Establishing a clear deployment model and providing financial incentives for health care providers are some of the key issues to be resolved if telehealth services are to be successfully rolled out across Australia, according to the Department of Health and Ageing.
The issues, detailed in a discussion paper by the department, includes specifics around the implementation of the services, how the service will work, which medical specialties will work best in the online format, and potential technical issues.
The paper is seeking comment on practice models that are best suited to the system, for instance, whether a general practitioner (GP), a specialist or a nurse is required for an online consultation, or whether every GP in a given area will need online consultation facilities, as opposed to a centrally located facility to service all practices. It also looks to examine ways of linking practices with specialists and scheduling joint online consultations.
Medical specialities are also under consideration, as the paper calls for comment on which specialties are particularly suited to the online format. The Government has previously flagged patients of consultant physicians, surgeons, endocrinologists, dermatologists, ophthalmologists and psychiatrists, paediatricians and geriatricians, to benefit from telehealth services.
The paper also details the remuneration models that could be employed, outlining two approaches to the structure of the Medicare Benefits Schedule for online consultations.
“One involves the development of unique items for use solely on these consultations, by GPs and other health professionals attending the patient,” the paper reads. “The other allows the use of existing GP and specialist consultation items in conjunction with ‘add-on’ telehealth items for use with online consultations.”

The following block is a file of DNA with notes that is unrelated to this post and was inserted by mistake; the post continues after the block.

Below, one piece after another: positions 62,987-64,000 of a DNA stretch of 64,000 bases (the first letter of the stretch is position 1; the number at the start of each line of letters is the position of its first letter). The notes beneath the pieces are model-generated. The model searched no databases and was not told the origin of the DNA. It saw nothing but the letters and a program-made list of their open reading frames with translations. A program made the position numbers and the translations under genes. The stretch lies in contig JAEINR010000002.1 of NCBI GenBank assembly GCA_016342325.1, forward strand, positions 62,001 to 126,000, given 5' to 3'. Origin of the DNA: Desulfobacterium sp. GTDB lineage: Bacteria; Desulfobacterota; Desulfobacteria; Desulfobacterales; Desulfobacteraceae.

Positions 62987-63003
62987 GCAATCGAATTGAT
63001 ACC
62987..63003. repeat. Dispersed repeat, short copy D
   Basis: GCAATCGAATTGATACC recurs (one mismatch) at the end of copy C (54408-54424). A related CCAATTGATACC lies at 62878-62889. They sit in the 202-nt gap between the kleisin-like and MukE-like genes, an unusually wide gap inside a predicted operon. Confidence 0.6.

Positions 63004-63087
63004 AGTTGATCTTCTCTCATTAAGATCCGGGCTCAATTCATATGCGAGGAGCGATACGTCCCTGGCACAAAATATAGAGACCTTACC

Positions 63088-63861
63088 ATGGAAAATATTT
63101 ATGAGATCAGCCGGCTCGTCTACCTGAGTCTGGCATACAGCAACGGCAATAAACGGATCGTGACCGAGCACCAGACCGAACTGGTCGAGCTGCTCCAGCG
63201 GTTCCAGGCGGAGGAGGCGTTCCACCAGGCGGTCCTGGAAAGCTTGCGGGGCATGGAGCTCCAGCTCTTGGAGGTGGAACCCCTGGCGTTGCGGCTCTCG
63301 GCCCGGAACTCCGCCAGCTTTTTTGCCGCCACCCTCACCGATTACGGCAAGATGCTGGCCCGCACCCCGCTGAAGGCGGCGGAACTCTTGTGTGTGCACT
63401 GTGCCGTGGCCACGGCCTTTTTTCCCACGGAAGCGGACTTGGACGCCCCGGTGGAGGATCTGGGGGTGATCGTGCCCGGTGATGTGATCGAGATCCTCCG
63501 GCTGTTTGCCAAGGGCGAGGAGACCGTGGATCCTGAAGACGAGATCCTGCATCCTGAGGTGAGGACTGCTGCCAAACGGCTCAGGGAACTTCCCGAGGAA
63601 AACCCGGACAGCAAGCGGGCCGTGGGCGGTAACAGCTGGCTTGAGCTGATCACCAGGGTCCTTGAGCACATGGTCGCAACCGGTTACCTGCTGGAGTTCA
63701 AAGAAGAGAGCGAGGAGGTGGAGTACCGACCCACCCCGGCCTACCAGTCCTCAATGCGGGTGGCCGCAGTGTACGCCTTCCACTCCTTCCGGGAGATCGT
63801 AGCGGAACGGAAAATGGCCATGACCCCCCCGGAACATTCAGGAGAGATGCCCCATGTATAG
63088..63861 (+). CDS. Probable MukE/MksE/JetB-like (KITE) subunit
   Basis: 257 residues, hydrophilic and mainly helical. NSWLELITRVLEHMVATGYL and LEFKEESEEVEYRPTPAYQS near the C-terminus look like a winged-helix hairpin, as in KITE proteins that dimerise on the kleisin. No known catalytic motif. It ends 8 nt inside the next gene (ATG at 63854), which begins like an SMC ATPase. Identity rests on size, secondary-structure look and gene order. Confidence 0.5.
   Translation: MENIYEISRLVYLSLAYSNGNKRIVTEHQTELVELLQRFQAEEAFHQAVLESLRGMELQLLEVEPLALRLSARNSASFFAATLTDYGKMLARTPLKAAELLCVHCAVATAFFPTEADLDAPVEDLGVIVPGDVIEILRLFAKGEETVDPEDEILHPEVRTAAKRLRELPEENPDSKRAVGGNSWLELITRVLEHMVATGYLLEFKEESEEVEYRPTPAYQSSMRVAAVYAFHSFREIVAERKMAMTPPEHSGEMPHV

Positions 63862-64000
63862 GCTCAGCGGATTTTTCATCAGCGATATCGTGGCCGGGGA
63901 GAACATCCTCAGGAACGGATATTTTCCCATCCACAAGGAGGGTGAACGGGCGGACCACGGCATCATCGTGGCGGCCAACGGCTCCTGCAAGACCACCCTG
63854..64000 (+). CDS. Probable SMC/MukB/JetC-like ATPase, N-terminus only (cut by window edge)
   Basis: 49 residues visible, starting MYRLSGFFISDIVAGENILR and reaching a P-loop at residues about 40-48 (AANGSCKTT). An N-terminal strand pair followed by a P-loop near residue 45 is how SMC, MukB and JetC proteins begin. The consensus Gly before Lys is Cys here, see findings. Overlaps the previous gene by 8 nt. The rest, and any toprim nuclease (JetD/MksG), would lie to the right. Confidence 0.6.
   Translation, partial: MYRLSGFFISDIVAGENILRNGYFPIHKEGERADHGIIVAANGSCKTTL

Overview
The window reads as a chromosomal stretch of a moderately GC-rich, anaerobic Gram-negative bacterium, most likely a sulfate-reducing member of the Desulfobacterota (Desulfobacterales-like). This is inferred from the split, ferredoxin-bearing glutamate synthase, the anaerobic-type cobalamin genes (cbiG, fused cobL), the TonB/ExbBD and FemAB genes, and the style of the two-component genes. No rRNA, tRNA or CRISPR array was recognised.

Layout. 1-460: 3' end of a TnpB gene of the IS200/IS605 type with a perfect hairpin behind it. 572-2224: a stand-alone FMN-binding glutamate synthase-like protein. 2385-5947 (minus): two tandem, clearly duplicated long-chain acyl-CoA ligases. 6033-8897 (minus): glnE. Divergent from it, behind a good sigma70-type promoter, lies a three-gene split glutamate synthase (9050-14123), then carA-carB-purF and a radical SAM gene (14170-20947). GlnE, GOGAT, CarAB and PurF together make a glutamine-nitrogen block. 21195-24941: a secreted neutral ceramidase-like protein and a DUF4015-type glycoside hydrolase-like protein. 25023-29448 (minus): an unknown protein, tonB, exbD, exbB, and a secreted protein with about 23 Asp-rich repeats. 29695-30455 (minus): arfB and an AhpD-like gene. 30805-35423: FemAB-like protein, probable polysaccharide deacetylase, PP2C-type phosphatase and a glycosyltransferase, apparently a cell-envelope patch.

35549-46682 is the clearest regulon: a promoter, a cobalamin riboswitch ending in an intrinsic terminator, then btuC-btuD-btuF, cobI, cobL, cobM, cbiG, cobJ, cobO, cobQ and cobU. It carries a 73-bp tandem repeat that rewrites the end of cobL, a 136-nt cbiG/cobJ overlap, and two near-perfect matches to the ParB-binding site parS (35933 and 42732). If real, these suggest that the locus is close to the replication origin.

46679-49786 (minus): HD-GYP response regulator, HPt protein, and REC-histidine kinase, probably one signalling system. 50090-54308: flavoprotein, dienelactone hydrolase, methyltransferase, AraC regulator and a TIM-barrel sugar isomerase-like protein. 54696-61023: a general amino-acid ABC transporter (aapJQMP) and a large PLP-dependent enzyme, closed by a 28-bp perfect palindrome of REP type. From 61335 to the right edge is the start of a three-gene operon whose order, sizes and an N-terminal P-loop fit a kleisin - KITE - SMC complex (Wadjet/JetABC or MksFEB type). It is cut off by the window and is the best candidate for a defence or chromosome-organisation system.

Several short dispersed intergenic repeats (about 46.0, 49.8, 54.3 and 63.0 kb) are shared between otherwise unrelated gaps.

Financial incentives will be essential to ensure uptake and ongoing participation in the services, according to the Department, and will be achieved through two different payment methods targeted at specific issues.
“These mechanisms will need to reflect a balance between addressing the legitimate needs of participating health professionals and practices, and the responsible management of public funds,” the paper reads.
According to the paper, practices may face capital costs throughout the initial uptake of the services, however many will also have the necessary infrastructure in place. These costs could be resolved with one-off payments, or ongoing funding, which would assist in “maintaining momentum” in the use of telehealth services through the early phases of implementation.
Funding will also be required for the training and support of health professional in using the technology, as well as funding for technical issues.
“One key issue will be the different technical demands of different specialties,” the paper reads. “For example, certain specialties may require a higher level of video resolution than others, while yet others will require higher data transmission capacities.”
“The Department is engaging a consultant to conduct research into the implementation of telehealth services, with a particular focus on technical issues relevant to the provision of video consultations.”
Under the telehealth scheme, the government will provide Medicare rebates for online consultations across a range of medical specialities by 1 July 2011, in an attempt to address access barriers to medical services for rural and regional Australians.
Minister for Health and Ageing, Nicola Roxon, said at least $342 million will support online specialist consultations for Australians in rural, remote and outer metropolitan areas.
“From 1st July 2011, this telehealth initiative will provide around 495,000 services over four years, as well as training and incentives for specialists, GPs and other health professionals to participate in delivering online services,” Roxon said in a statement.
“I look forward to receiving submissions from doctors, health professionals and patient groups,” Roxon said.
The DoHA will also be consulting stakeholders on telehealth issues through a new advisory group which will include professional medical colleges, peak medical and nursing bodies and consumer and aboriginal health representatives.
As reported by Computerworld Australia, the government allocated $466.7 million for the e-health records policy, with the initial three sites in Brisbane, the Hunter Valley and Melbourne’s eastern suburbs to implement the e-health records and unique healthcare identifiers, as well as electronic discharge summary and referrals systems. In addition, the DoHA has issued a further $55 million in grants to introduce further trial sites for the implementation of e-health records.
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